Pursue Sadhana Selflessly and Cautiously
He is a liberated soul who is never but with God. He who feels that he is entirely God's is no longer 'tied'. To forget oneself in the conviction that He alone exists, is liberation. He who lives in the body and yet is unconditioned by it, stands liberated. One who believes that all doership rests with Rama is a liberated one. We become tied, or affected by the body, when we assume ownership of this thing and that; no sooner we cast off this cloak of 'ownership' we stand liberated. When the mind stays unmoved, unaffected, and contented under all circumstances, we stand liberated. We assume doership of many things, good and bad, and presume that we are 'sinners', and reproach ourselves. We should tell ourselves that we belong to God and none else, and should conduct ourselves in the world as an actor does in a play.
Actually, we are enveloped by maya or delusion. This maya is to God like a shadow to a man; it is and it is not; if we deliver ourselves up to God, we discover that maya has no independent existence. To realize the true nature of maya is spiritual discrimination, viveka; while vairagya consists in living contented with God's dispensation.
Sadhana performed in the spirit of a dilettante will not be of much avail. It must be pursued as a serious undertaking, with full faith in both the means and the goal. It should be undertaken for no mundane purpose. There are always people who manage to corrupt your thinking, intentionally or otherwise; a sadhaka must always be on guard against the possibility, and studiously avoid doing a similar corruption, or misleading the thoughts and convictions of others.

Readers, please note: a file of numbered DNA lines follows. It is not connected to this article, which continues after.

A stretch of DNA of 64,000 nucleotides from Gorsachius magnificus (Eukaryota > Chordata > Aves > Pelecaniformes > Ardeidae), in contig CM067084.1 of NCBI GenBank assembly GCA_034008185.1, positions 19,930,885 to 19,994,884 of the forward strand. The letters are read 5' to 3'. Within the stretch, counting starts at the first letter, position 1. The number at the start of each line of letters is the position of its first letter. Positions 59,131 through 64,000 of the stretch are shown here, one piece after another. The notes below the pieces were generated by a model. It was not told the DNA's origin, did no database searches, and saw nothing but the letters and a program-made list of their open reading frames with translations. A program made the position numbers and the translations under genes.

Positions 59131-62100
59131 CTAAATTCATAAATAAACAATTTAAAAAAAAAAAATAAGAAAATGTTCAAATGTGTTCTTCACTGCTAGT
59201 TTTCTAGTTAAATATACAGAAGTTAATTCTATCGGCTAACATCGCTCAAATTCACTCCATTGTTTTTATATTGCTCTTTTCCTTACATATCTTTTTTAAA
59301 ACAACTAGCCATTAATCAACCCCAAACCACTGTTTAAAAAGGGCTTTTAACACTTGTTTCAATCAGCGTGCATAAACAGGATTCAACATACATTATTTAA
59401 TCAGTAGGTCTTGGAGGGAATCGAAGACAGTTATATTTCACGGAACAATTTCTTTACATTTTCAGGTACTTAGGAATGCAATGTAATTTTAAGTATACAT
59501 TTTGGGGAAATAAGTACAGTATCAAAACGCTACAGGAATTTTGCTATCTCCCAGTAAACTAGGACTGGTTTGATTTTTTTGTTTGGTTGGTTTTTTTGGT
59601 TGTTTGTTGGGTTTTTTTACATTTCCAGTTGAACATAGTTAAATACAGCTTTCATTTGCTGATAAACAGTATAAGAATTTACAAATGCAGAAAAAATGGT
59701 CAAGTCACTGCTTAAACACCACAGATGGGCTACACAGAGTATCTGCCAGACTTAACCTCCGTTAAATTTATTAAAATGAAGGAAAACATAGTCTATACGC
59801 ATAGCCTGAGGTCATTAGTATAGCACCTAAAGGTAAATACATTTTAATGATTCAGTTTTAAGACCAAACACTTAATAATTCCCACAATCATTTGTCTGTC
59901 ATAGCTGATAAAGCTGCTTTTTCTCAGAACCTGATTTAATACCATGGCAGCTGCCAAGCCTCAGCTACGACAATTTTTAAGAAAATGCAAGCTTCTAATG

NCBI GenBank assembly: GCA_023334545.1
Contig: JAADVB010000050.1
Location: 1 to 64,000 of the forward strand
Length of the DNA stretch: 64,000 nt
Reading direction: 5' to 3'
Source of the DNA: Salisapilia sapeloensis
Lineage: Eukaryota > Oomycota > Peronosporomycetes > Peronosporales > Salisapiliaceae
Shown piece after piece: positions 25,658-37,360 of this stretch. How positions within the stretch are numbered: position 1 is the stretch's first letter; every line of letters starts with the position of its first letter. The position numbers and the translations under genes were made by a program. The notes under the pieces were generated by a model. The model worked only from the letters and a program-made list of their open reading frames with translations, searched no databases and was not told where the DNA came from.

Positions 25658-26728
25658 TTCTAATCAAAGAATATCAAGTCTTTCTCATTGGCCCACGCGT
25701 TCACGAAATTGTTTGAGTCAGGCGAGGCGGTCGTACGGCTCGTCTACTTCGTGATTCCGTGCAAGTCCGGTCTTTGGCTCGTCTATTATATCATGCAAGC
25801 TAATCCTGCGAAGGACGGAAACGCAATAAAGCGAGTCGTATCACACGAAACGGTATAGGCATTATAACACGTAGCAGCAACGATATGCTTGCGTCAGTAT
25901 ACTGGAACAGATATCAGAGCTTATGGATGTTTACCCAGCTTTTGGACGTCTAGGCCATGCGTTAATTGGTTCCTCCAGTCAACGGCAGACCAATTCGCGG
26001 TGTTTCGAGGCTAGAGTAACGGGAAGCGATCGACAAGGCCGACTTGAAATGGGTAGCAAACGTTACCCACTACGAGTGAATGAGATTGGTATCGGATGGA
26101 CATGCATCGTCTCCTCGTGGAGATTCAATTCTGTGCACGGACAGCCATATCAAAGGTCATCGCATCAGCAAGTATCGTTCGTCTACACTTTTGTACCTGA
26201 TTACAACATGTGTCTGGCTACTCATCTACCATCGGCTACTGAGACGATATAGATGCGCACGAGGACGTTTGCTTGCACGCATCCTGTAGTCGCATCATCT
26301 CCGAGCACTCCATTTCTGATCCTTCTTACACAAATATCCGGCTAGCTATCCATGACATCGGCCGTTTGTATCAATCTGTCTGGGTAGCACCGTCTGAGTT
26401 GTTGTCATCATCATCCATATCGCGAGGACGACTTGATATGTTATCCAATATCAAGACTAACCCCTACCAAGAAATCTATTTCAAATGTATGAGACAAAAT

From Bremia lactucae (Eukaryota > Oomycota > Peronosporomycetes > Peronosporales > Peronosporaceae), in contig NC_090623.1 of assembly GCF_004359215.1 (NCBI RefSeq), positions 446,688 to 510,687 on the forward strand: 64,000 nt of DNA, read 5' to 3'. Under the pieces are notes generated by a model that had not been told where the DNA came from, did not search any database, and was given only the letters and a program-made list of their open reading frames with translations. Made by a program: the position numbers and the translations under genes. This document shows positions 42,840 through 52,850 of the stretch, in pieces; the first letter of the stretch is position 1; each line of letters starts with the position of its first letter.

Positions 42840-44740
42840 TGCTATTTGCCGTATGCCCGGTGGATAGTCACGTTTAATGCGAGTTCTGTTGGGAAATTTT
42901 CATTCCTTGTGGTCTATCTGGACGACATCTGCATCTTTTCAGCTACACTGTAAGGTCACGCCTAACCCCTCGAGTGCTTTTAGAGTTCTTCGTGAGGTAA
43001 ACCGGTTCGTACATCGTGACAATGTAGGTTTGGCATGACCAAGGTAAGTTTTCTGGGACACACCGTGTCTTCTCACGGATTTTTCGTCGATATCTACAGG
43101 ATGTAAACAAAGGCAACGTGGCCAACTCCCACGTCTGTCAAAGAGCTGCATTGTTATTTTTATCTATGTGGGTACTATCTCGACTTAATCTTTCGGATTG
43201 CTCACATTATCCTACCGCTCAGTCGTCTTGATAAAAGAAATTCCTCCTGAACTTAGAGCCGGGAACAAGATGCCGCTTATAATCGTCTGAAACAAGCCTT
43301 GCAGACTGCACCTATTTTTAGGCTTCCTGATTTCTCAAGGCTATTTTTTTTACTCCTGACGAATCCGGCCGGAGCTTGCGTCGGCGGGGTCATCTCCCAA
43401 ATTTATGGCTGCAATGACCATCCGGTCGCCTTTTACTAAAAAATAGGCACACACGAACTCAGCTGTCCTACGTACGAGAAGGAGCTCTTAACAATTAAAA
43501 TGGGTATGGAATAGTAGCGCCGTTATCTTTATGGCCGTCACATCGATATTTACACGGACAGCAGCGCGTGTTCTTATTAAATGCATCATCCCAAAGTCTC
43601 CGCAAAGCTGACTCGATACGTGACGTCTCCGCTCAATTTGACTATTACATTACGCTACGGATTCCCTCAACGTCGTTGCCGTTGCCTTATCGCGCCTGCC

Those who never feel that they have faults and drawbacks to cure belong to the lowest order; those who are aware of their faults but do not seriously care to cure themselves, form the higher category; while the best are those that are aware of their faults and pine to cure them; these last a true sadhaka should emulate.
They are not few who progress half-way along the spiritual path; those who persist to the end are rare, indeed; they need to execute sadhana supported by appropriate reading or guidance.
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